Though animals cannot use language to tell humans how they are feeling, scientists have long recognized that, like humans, animals’ actions can belie their emotions without necessitating the use of lingual skills. In the area of emotional response, both humans and animals demonstrate a marked increase in behaviors relating to anxiety when facing an averse stimuli. Even actions that one might consider a harmless habit, like nail biting or hair twisting, can increase in duration and severity to the point that the previously inconsequential self-grooming habits become painful or destructive. Aside from this, humans and animals often respond to others of their species in similar ways. Observations of many types of animals, and primates in particular, have revealed that animals whom spend a lot of time in close proximity tend to behave friendlier due to the development of close bonds with those members of the group. Alternatively, if a newcomer approaches the bonded group, the group often responds with aggression—aggression that is safely assumed to arise from the distrust of outsiders. Humans may not always respond the exact same way, but there are definitely enough parallels between human and animal reaction and emotional response to be able to safely compare the two (“Animals and Humans Experience the Same Emotions”).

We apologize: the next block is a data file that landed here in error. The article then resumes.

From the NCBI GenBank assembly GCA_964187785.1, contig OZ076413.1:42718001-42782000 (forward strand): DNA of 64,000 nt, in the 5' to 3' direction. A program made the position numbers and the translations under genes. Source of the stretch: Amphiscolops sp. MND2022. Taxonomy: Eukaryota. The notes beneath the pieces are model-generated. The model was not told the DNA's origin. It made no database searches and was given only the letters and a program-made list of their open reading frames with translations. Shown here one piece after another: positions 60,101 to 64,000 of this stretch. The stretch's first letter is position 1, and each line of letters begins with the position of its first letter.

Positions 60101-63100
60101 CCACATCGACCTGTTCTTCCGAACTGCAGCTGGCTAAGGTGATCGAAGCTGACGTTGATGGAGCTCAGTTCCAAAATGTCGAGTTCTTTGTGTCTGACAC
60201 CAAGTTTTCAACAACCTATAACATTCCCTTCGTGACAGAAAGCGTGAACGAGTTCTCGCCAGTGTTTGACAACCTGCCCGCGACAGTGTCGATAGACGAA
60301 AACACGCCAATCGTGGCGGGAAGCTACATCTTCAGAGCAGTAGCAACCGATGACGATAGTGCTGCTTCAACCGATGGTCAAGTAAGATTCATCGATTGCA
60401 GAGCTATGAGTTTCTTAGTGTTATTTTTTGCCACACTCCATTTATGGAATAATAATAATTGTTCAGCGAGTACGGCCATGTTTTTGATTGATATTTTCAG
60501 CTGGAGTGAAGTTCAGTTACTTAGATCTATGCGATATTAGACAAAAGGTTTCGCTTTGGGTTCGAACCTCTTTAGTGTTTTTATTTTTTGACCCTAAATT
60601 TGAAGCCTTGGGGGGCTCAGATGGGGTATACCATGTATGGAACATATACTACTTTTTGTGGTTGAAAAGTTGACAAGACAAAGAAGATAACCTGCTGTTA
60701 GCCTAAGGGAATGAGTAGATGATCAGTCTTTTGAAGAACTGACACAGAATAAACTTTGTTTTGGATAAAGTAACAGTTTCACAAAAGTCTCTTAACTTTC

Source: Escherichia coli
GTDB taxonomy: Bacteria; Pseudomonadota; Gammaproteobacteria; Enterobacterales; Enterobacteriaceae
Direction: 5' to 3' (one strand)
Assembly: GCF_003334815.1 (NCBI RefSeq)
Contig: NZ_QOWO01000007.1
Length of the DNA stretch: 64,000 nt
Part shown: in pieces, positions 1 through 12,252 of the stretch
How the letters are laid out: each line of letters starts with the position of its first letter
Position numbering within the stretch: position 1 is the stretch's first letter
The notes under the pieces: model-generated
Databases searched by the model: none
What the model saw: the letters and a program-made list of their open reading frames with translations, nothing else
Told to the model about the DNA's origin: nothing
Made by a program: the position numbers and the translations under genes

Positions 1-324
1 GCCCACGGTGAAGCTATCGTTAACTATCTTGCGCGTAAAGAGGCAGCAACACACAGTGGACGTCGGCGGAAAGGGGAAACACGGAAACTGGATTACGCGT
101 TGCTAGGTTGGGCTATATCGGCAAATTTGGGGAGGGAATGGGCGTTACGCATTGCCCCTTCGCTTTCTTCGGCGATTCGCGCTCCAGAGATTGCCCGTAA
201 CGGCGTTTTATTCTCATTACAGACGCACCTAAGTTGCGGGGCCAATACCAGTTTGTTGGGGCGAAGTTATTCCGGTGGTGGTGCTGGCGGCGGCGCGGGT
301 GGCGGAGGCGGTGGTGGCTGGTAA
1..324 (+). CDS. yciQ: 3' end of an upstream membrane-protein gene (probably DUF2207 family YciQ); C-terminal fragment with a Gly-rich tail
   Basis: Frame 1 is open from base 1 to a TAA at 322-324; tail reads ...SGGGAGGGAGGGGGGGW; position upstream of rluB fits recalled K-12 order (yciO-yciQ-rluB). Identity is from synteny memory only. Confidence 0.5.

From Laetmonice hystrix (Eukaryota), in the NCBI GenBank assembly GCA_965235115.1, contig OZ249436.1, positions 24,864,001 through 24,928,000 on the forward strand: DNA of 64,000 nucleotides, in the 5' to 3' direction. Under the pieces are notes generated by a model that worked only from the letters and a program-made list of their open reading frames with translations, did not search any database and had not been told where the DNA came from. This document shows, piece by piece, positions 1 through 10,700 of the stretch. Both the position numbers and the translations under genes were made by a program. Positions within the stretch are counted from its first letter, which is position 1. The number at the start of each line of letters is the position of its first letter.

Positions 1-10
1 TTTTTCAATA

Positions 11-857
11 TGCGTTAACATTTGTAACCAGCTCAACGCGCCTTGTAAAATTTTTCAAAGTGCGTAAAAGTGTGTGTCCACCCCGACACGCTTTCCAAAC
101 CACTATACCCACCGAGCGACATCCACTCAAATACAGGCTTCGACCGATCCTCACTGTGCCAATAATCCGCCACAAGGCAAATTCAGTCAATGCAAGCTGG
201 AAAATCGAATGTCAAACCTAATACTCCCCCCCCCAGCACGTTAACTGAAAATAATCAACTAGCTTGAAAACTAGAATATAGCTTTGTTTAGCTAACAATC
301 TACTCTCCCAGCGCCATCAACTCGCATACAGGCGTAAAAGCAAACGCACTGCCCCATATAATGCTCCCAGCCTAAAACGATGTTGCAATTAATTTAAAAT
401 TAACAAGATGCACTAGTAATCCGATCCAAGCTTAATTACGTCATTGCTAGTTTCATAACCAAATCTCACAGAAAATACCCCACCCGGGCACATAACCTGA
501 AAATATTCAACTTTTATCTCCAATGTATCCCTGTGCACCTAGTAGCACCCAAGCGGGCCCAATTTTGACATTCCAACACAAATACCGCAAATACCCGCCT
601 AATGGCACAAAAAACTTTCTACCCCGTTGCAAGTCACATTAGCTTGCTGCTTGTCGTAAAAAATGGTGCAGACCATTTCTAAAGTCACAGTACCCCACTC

Another specific example of an arena in which animal and human is emotional and physical responses to threatening stimuli. In average populations of either animals or humans, there tend to be some that have heightened response levels and decreased response levels. This variance is attributable to small differences among members of the same species. In humans and primates that have heightened responses to threats, researchers have using functional magnetic resonance imaging (fMRIs) to determine the areas of the brain that show irregular activity when faced with a threat. Expanding empirical knowledge like this enables scientists and researchers to begin to create hypotheses and experiments in effort to accumulate knowledge that can be applied to alleviate undesirable levels of anxiety, for example (Nauert).

All in all, these are just a few of the ways in which human behavior mimics animal behavior. The utility of the similarities between humans and animals enables scientists from many fields to consider the initial substitution of animals with similar reactions for humans when conducting preliminary trials. Of course, the similitude does not guarantee a perfect match from which all generalizations are proven to be true. However, the basal responses to stimuli, like those responses that derive from fear or anxiety, are often particularly comparable. Furthermore, actions and behaviors that tend to promote (or arise from) the production of specific neurotransmitters in either humans or animals tend to understandably mirror each other (“Animals and Humans Experience the Same Emotions;” Nauert).

  • “Animals and Humans Experience the Same Emotions.” Phys Org. Liverpool John Moores University, 6 Sept. 2005. Web. 6 Dec. 2015.
  • Nauert, R. “Animal Behavior Similar to Human Response.” Psych Central News. 15 Jan. 2010. Web. 6 Dec. 2015.
  • Rothstein, E. “In a World Where Humans Can Be Beastly, Beasts Can Show Humanity.” The New York Times. The New York Times, 15 July 2007. Web. 6 Dec. 2015.